Inland Marine insurance covers property that is mobile in nature. Equipment insurance is a component of Inland Marine insurance that can cover equipment owned, leased, or rented and used by the business.

So, if tools and equipment are stolen from your truck at a job site, Inland Marine insurance would likely cover the loss.

What Should You Look for in Contractors Insurance?

When looking for the best contractor’s insurance coverage, you should look for:

Insurance agent meeting with contractors about insurance plans
  1. Adequate coverage limits to protect against potential risks and liabilities.
  2. Policy that is structured to cover your specific business activities and risks.
  3. An “A.M Best A- Rating” or better.
  4. Experience with contractors and construction insurance.
  5. Reasonable deductibles that balance cost and coverage.
  6. Options for additional coverage, like Umbrella, Builders Risk, E&O, and blanket additional insured provisions, including products and completed operations. 

Do I Need Workers’ Compensation If I Do Not Have Employees?

If you are considered a sole proprietor, you are most likely not legally required to carry workers’ compensation coverage. However, there are some nuances to that, especially when you are a subcontractor. In many cases, you may want to consider workers’ compensation, even if you don’t have employees as you may be required (in a contract) to have the coverage. Please note that some states do not provide benefits to independent contractors that are self-employed. We suggest contacting a construction insurance specialist to learn more about the rules and regulations in your state.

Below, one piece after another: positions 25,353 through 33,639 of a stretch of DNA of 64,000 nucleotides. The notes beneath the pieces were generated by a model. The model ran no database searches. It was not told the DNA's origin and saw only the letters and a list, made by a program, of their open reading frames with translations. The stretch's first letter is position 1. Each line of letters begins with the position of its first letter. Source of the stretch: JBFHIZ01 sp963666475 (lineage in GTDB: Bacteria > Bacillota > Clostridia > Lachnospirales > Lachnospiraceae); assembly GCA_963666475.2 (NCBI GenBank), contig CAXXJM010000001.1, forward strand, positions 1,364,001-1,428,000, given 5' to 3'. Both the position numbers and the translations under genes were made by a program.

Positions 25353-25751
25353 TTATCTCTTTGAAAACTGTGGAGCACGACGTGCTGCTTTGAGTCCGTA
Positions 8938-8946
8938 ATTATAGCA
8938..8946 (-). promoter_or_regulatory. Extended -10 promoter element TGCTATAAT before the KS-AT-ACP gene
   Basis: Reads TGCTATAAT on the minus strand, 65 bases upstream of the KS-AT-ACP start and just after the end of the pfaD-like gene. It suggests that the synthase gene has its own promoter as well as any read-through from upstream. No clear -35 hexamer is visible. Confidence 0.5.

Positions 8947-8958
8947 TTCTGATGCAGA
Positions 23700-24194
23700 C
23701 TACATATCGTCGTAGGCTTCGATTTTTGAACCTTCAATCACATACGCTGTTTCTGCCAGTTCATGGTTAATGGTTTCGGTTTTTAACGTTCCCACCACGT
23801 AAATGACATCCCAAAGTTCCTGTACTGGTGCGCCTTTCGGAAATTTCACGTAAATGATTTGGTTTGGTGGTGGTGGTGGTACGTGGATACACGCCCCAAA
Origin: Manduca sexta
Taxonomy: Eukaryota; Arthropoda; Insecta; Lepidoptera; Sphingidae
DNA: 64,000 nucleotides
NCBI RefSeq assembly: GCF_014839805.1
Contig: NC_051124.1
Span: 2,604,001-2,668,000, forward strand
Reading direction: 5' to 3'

What Proof of Insurance Should Contractors Have?

  • Certificate of Insurance (COI): This document highlights coverage, policy numbers, effective dates, and policy limits. It is typically requested by clients or project managers who need proof that the contractor has the right insurance coverage in place.
  • Policy Declarations Page: The Policy Declarations Page is the part of the insurance policy that provides detailed information about the policyholder, the coverage provided, policy limits, and the coverage period. It’s often used for internal records.
  • Additional Insured Endorsements: If you’ve agreed to add another party additionally insured on your policy, they could require a copy of the endorsement, verifying that coverage is in place. It can also be listed at the bottom of the certificate of insurance.
  • Auto Certificates (ID Cards): Required to be in the commercial vehicle.

What Is the Cost of Contractors Insurance?

If you’re looking for a quote, you will need to contact an insurance agent as the cost is influenced by several factors, including:

  • Type of Trade or Work: Different industries have different risk levels. For example, roofing is typically considered higher risk than plumbing.
  • Business Size, Payroll, Sub Costs & Employees: Larger businesses with more employees typically pay more for insurance due to the increased exposure and risk.
  • Location: Insurance costs vary by location, regulations, legal environment, and weather patterns.
  • Claims History: If a company has a history of insurance claims, that could indicate higher risk and lead to higher premiums.